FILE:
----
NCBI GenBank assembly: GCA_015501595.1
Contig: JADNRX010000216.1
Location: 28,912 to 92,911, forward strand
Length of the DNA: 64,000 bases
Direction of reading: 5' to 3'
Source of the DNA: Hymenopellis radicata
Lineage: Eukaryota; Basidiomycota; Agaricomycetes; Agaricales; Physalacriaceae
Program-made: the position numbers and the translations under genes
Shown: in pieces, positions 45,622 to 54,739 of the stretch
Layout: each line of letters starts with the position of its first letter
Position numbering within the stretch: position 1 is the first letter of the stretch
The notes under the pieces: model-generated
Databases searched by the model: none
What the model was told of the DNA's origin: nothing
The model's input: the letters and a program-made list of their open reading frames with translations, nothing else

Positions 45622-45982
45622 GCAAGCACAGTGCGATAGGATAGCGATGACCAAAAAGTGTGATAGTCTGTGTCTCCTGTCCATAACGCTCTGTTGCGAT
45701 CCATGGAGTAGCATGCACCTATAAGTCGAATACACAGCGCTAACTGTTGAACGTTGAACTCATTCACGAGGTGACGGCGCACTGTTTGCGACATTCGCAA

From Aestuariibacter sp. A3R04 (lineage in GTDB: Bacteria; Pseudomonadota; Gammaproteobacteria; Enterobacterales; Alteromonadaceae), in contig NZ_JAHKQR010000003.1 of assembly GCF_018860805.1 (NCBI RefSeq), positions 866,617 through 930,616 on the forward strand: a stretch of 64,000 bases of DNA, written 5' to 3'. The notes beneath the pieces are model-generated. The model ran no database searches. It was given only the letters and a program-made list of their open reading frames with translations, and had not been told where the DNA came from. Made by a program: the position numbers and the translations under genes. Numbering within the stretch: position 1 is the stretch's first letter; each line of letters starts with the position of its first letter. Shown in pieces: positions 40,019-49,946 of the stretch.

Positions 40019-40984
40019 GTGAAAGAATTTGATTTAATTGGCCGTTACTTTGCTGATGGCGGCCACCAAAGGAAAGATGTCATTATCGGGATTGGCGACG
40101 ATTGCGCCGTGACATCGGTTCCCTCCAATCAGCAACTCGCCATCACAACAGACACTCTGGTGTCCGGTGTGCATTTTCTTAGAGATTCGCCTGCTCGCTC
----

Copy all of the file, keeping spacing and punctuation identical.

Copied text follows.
NCBI GenBank assembly: GCA_015501595.1
Contig: JADNRX010000216.1
Location: 28,912 to 92,911, forward strand
Length of the DNA: 64,000 bases
Direction of reading: 5' to 3'
Source of the DNA: Hymenopellis radicata
Lineage: Eukaryota; Basidiomycota; Agaricomycetes; Agaricales; Physalacriaceae
Program-made: the position numbers and the translations under genes
Shown: in pieces, positions 45,622 to 54,739 of the stretch
Layout: each line of letters starts with the position of its first letter
Position numbering within the stretch: position 1 is the first letter of the stretch
The notes under the pieces: model-generated
Databases searched by the model: none
What the model was told of the DNA's origin: nothing
The model's input: the letters and a program-made list of their open reading frames with translations, nothing else

Positions 45622-45982
45622 GCAAGCACAGTGCGATAGGATAGCGATGACCAAAAAGTGTGATAGTCTGTGTCTCCTGTCCATAACGCTCTGTTGCGAT
45701 CCATGGAGTAGCATGCACCTATAAGTCGAATACACAGCGCTAACTGTTGAACGTTGAACTCATTCACGAGGTGACGGCGCACTGTTTGCGACATTCGCAA

From Aestuariibacter sp. A3R04 (lineage in GTDB: Bacteria; Pseudomonadota; Gammaproteobacteria; Enterobacterales; Alteromonadaceae), in contig NZ_JAHKQR010000003.1 of assembly GCF_018860805.1 (NCBI RefSeq), positions 866,617 through 930,616 on the forward strand: a stretch of 64,000 bases of DNA, written 5' to 3'. The notes beneath the pieces are model-generated. The model ran no database searches. It was given only the letters and a program-made list of their open reading frames with translations, and had not been told where the DNA came from. Made by a program: the position numbers and the translations under genes. Numbering within the stretch: position 1 is the stretch's first letter; each line of letters starts with the position of its first letter. Shown in pieces: positions 40,019-49,946 of the stretch.

Positions 40019-40984
40019 GTGAAAGAATTTGATTTAATTGGCCGTTACTTTGCTGATGGCGGCCACCAAAGGAAAGATGTCATTATCGGGATTGGCGACG
40101 ATTGCGCCGTGACATCGGTTCCCTCCAATCAGCAACTCGCCATCACAACAGACACTCTGGTGTCCGGTGTGCATTTTCTTAGAGATTCGCCTGCTCGCTC